One of the hardest things for the caregiver of a person with FTD has to handle is the withdrawal of friends and family from the day-to-day happenings in your world.
“My best friend who does call me or I call him several times a day is the only one and he doesn’t want to come here cause he doesn’t like seeing Peg the way she is. So hurts sometimes”.
– James, caring for his wife.
It’s not enough that you are living in an environment of silence, anger, pain and downright belligerence at times, but you also have to suffer the “slings and arrows of outrageous fortune” . To “take arms against a sea of troubles” is more than you can bear to do. Putting this into perspective (and in non-Shakespearean language to which we can all relate!) – you don’t have the energy or the time to persuade, cajole or help other people to come and see someone they have previously professed to love and respect.
What’s more is that, not only do friends sometimes abandon your loved one, they abandon you too. It’s sad and painful.
“I don’t blame those that distance themselves. Not sure how I would handle it if the roles were reversed. This disease makes people very uncomfortable”.
– Roger, caring for his wife.
You will get through the most harrowing experience of your life with or without them. And there will come a time, much later, when it will no longer be important. They have their own stuff going on. Their own problems, their own domestic issues. Their own fears and failures. I don’t think that makes it alright that they abandoned you in your time of need, but bitterness is a useless emotion. Revenge is not sweet.
You will attain a plateau of indifference. Not that you don’t love them as friends anymore, but afterwards, the shield that you built to protect yourself from the “slings and arrows” of FTD will also protect you against the absence of something that was not as robust as you may have thought anyway.
“I think if we can help people overcome their fears, let them know it’s okay to feel awkward, say something stupid, stutter or act like an idiot, at least it’s interaction, and maybe the next time won’t be quite so awkward. Of course everything makes more sense in hindsight, and it’s nearly impossible to change other people. So even though I’m pretty sure I know why they do it, I’m not sure the change will ever happen if we leave them to their own devices.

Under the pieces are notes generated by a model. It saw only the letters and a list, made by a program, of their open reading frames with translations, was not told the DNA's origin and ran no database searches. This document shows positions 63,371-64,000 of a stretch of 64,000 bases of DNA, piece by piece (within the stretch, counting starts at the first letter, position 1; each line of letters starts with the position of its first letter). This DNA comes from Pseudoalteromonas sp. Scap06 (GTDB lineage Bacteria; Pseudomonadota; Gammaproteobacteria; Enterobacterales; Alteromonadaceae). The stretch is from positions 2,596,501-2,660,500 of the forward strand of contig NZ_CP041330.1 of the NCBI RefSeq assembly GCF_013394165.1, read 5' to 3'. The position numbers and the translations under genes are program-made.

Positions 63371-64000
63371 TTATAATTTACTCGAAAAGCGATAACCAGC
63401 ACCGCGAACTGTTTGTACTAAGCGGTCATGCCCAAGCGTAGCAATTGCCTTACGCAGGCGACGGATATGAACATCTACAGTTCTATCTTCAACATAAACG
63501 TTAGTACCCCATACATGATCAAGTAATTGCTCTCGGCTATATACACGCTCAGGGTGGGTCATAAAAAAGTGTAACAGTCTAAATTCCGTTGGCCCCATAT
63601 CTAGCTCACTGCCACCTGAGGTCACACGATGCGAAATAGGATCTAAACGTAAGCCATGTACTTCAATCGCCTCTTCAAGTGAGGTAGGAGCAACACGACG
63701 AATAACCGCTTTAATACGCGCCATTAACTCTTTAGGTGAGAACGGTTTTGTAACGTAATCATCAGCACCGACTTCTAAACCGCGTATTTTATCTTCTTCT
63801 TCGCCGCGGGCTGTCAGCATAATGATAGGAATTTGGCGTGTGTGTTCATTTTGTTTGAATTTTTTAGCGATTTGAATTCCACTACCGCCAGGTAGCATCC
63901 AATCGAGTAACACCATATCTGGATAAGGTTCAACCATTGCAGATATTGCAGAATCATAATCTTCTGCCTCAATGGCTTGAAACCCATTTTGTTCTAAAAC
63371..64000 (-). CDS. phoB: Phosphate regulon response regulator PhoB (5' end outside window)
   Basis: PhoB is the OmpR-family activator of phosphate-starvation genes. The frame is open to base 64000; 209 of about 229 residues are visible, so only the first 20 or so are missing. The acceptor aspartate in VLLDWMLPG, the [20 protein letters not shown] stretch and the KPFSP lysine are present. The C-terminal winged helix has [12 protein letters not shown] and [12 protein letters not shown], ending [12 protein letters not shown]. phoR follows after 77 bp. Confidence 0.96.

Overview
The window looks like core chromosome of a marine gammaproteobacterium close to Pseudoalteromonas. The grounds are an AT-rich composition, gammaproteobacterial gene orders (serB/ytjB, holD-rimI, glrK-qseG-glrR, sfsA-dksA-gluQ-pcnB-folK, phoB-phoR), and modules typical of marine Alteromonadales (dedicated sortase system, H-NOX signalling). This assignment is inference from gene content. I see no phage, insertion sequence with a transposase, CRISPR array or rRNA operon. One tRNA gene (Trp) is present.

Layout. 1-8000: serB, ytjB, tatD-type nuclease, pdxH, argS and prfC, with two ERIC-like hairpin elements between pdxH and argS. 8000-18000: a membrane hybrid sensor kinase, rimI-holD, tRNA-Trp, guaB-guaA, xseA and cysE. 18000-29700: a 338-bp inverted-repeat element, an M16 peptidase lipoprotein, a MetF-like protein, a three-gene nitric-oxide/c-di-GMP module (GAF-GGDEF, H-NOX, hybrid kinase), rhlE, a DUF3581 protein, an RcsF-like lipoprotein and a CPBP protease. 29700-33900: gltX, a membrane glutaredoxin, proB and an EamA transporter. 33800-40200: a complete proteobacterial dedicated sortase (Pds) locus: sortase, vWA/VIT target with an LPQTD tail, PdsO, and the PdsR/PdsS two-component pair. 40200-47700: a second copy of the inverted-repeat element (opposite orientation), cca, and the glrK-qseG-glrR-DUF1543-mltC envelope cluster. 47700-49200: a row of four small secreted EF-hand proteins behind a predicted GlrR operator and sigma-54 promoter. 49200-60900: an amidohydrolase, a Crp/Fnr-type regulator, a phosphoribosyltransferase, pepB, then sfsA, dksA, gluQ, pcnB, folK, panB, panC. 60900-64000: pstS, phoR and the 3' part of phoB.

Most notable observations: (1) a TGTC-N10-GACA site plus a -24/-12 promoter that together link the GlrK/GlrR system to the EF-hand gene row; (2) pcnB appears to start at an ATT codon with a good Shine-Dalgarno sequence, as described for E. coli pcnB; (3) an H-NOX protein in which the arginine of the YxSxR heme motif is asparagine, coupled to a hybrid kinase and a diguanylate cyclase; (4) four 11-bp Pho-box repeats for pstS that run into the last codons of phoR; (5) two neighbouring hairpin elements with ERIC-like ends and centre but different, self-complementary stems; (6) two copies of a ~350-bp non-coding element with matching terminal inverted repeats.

– Rip, caregiver to a loved one with FTD
Rip is right, you have to let them know it’s ok. Whatever level of support they can offer. If that’s an occasional phone call, then let that be ok. If that’s dropping you from a circle of friends completely, then let that be ok too. You’re in control only of you. The most oft-used saying in the FTD world is:
“It is what it is”
That is never more true than in every FTD day. And so, the friendless situation is the same. You’re not friendless. It just feels that way sometimes. What it is is different. Different people that you have come to know, those who get it. The ones who are going through the same things as you. Not exactly the same, but relatable experiences. Different daily routines, different perspective. Those things that you always took for granted are different now. Like friends and conversation. It’s like starting a new job. everyone seems strange at first, but familiarity ensues and you make friends with people that you never would have found if it wasn’t for FTD.
It has to be said that friends can also be your rocks, your place of retreat. Those that stick around and hold your hand – physically or metaphorically, can do it from next door or thousands of miles away. They will take your call or tears at any time. One lesson I learned from my experience with FTD was that the people who were around just took to the situation without any request or discussion. They just did it. They behaved no differently towards my husband, treated him with respect and love just as they always had. They still do, even now he’s gone. He had less-than-perfect behaviors even before the FTD and they knew that. We all did. We all do. There’s the rub. We all do. None of us have perfect characteristics or behaviors, with or without FTD. Some people are just “not comfortable” with those things that lie outside social norms.
If I’m honest, maybe I was not either before my run-in with the bastard disease. Maybe I was less than tolerant of the frailties of others. Even without the presence of a terminal, devastating illness, my own behavior could have been better. It probably still could at times. I am laughing right now as I write. Since the FTD circus left town and I said my last goodbye, I have become much more introspective. FTD took almost everything from me, but in fairness, it gave me some things too. I learned more patience, tolerance and how much love I had inside me. I also learned how to not think less of people who are not like me. A hard lesson and a humbling one.
Now, I view friendships and relationships much differently. Or even indifferently. Not for what they bring to me, but for what I bring to them. I am working on taking things a lot less personally and trying to see things from a more objective point. Although, in contradiction to this, my own defiance and defensiveness were the very things that helped me fight for what was right for my husband, so they did come in handy there. I had a very strong shield. The shield was reinforced by the love and support I received from the people who did stick around.
So, to quote the song “You gotta have friends”. You really do. They just might not be the ones you expect. Lending a hand comes in many forms.